Quartz Weekend Brief—The pope and Trump, African fintech, the love of a camera

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Poor Pope Francis: He had no idea what he was getting into.

On a recent visit to the US-Mexico border, the pope called Donald Trump “not Christian” for his anti-immigrant views, and the Republican presidential candidate went ballistic. The Holy Father would be singing a different tune, he raged, when ISIL overran the Vatican. The next day a papal spokesperson issued a mollifying retraction; Trump reacted in kind; and that seemed to be that.

Some say Trump was just being his usual “tetchy narcissist.” After all, to paraphrase Stalin, how many electoral-college votes does the pope have?

But there may be more to this surreal spat than meets the eye.

The battle between Trump and his leading rivals for the Republican nomination, Ted Cruz and Marco Rubio, is in part a battle for the Christian vote. White evangelical Christians, to be sure, not the Catholics of immigrant origins who love the pope and hate the Donald. But in the political realm, evangelicals and Catholics in the United States have lately overcome their historical antipathy to forge alliances around traditional conservative issues such as abortion and gay rights.

The pope’s sympathy for immigrants and the global poor, however, puts him at odds with that conservative wing. His comments this week favoring birth control for women at risk of catching the Zika virus appear to position him as even more liberal—even if, as some argue, it’s largely illusory liberalism.

So when the world’s top Catholic questions a candidate’s Christian credentials, it’s both a provocation to the right, and potentially significant in a tightly fought nomination race. And when Trump attacked the pope as “very political,” he didn’t mean it in an abstract sense. He meant the pope was meddling in US affairs.

How many electoral-college votes hath the pope? Perhaps more than you (or he) might think.—Gideon Lichfield

Five things on Quartz we especially liked

Americans will buy electric SUVs and pick-up trucks. They may not think they will, but oh, they will, says Steve LeVine, in a look at the US car market of the future. The American love of big cars will collide with increasingly strict regulations on emissions and mileage per gallon, and big cars will win—even if their engines have to sound like purring cats instead of growling tigers.

In China, Uber is a cure for loneliness. “To many upper-class Chinese drivers… Uber acts more like a social platform than a ride-sharing app, connecting them to new friends,” writes Zheping Huang, after meeting a surprising number of Uber drivers in Shanghai who are definitely not in it for the money.

Africa’s big banks are betting on bitcoin and blockchains. The “leapfrog effect”—the rapid spread of new financial technology (such as M-Pesa, the mobile money service) in areas that never had much in the way of traditional banking—is finally shaking African banks out of their complacency, Elizabeth Gould writes, and they’re scrambling to catch up.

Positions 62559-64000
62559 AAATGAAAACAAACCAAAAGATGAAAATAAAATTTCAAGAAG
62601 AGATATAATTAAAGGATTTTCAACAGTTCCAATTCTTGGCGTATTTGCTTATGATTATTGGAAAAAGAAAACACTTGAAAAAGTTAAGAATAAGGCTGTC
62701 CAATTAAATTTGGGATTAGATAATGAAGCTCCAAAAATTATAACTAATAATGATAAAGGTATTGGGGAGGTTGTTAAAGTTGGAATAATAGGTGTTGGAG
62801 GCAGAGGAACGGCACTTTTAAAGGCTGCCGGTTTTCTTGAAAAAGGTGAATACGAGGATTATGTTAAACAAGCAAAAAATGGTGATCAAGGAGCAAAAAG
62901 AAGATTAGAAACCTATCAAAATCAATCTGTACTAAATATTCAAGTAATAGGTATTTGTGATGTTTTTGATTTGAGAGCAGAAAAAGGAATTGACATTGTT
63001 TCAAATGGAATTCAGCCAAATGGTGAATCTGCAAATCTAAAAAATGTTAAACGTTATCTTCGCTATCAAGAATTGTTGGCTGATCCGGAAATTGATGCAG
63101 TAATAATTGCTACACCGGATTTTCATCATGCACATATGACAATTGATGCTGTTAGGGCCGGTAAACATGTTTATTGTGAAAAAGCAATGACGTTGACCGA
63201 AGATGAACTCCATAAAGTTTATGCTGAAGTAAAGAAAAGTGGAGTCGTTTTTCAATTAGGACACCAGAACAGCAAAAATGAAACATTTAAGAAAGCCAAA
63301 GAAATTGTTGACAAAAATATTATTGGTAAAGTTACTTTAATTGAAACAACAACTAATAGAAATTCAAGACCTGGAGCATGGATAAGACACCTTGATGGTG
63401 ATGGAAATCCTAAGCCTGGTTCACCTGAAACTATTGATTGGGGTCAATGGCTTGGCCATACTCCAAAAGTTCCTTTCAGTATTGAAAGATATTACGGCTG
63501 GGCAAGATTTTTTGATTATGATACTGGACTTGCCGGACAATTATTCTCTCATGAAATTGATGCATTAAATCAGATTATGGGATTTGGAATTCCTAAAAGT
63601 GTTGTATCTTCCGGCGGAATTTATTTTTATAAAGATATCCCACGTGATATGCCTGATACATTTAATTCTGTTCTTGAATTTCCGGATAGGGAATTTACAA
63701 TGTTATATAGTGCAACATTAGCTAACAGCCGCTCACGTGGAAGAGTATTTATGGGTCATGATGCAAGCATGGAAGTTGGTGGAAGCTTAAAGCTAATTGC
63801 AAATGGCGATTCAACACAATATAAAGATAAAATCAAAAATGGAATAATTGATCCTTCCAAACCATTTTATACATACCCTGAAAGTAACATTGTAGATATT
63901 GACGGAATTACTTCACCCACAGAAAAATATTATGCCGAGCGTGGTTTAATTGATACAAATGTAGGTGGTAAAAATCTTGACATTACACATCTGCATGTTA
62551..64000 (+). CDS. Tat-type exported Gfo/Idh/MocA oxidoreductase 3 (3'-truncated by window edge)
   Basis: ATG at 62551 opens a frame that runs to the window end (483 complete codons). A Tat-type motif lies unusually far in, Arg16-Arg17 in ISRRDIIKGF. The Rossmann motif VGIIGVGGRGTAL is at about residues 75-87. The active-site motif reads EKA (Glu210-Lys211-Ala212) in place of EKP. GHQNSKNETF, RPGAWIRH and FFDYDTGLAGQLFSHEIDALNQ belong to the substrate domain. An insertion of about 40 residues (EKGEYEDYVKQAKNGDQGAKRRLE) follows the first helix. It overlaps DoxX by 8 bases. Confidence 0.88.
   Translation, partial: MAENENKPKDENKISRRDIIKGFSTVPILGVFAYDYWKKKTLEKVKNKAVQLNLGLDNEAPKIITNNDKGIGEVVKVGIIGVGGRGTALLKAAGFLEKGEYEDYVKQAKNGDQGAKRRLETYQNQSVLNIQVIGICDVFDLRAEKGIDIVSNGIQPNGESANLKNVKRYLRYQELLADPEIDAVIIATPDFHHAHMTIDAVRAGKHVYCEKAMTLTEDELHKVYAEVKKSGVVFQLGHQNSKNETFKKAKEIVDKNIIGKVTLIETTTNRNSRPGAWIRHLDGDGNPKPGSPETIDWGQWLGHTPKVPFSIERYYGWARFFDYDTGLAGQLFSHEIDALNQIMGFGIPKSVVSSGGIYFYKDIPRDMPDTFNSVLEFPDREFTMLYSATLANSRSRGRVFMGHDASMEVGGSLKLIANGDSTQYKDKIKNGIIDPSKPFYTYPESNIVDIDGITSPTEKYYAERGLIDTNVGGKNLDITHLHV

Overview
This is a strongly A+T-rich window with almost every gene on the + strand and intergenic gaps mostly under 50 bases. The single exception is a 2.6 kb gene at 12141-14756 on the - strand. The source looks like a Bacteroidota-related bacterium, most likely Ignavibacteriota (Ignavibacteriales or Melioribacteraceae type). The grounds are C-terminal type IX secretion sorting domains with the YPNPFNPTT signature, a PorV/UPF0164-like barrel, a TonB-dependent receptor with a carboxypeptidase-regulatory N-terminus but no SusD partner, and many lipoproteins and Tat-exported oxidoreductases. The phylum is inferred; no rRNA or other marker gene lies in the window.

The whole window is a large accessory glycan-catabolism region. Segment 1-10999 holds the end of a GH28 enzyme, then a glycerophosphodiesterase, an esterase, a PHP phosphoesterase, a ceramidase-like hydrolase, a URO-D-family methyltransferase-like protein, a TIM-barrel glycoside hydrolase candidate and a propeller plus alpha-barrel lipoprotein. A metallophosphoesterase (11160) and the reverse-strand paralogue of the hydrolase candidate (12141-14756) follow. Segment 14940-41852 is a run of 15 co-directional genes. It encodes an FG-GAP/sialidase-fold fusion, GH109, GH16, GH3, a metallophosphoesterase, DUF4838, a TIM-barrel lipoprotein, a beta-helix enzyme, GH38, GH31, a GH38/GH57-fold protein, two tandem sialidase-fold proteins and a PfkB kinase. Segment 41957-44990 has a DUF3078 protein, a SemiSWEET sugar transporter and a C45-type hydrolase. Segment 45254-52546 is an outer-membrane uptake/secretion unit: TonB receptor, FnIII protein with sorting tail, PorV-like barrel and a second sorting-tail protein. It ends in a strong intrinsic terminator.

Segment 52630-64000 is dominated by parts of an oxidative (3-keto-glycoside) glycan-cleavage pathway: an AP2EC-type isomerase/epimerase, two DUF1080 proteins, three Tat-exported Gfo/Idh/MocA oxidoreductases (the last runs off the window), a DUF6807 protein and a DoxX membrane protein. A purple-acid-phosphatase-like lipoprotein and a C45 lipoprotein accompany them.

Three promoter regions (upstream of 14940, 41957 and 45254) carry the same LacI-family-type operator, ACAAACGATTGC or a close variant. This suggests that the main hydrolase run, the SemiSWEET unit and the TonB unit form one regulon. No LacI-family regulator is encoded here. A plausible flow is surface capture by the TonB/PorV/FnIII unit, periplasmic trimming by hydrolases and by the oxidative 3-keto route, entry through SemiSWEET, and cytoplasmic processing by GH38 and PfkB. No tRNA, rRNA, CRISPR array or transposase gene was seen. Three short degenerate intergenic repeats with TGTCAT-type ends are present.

Elderly addicts are society’s most vulnerable—and ignored—people. The frailty and loss that come with old age also drive many people to depend on alcohol and other drugs. But, says Jordan Rosenfeld, the stigma of addiction, and the notion that it’s a young person’s problem, means it’s never discussed in the context of the aged.

The highly profitable, deeply adorable, and emotionally fraught world of Instagram’s famous animals. The headline of Corinne Purtill’s piece says it all, really. That, and this: “Fur looks pristine. There are no litter boxes in sight. The lighting is perfect. Even animals on social media live better than you do.”

Five things elsewhere that made us smarter

Fuerdai is Chinese for “rich second generation.” Wealth—and the wealthy—are leaving China at a staggering rate, leading to a global, reality-show-worthy nouveau riche generation not unlike the Russians that came before. The New Yorker’s Jiangyeng Fan took a ride with the young, rich Chinese denizens of Vancouver, whose cash is changing the face of the city.

When is it okay for “disrupters” to break the law? Uber and Airbnb are known—and applauded—for skirting regulation, but the founder of Zenefits, a human-resources software company, just lost his job because of it. Why? Ben Thompson of Stratechery argues that it comes down to a few key factors, and in particular, whether the company can lean on its users to rally around its illegal—or borderline illegal—behavior.

The secret lives of Tumblr teens. The New Republic’s Elspeth Reeve delves into the lives of teenage misfits who find sanctuary and sometimes wealth in the anonymity of online communities, where soul-baring humor is the ultimate commodity. At least, that is, until they promote the wrong pyramid scheme.

Robert Caro on the limits of genius and the wielding of power. The ace biographer, author of authoritative books on Lyndon Johnson and Robert Moses, talks to Gothamist about documenting the lives of powerful men—and how real power is deciding the height of highway bridges.

For the love of a camera. To get through Craig Mod’s 8,000-word essay on the Leica Q, it may help to be a camera buff. But even if you’re not, this remarkable love-poem makes you appreciate the intense, deep connection that a craftsman can develop with a favorite tool.

Our best wishes for a relaxing but thought-filled weekend. Please send any news, comments, animal Instagrams, and highway bridge specifications to You can follow us on Twitter here for updates throughout the day.

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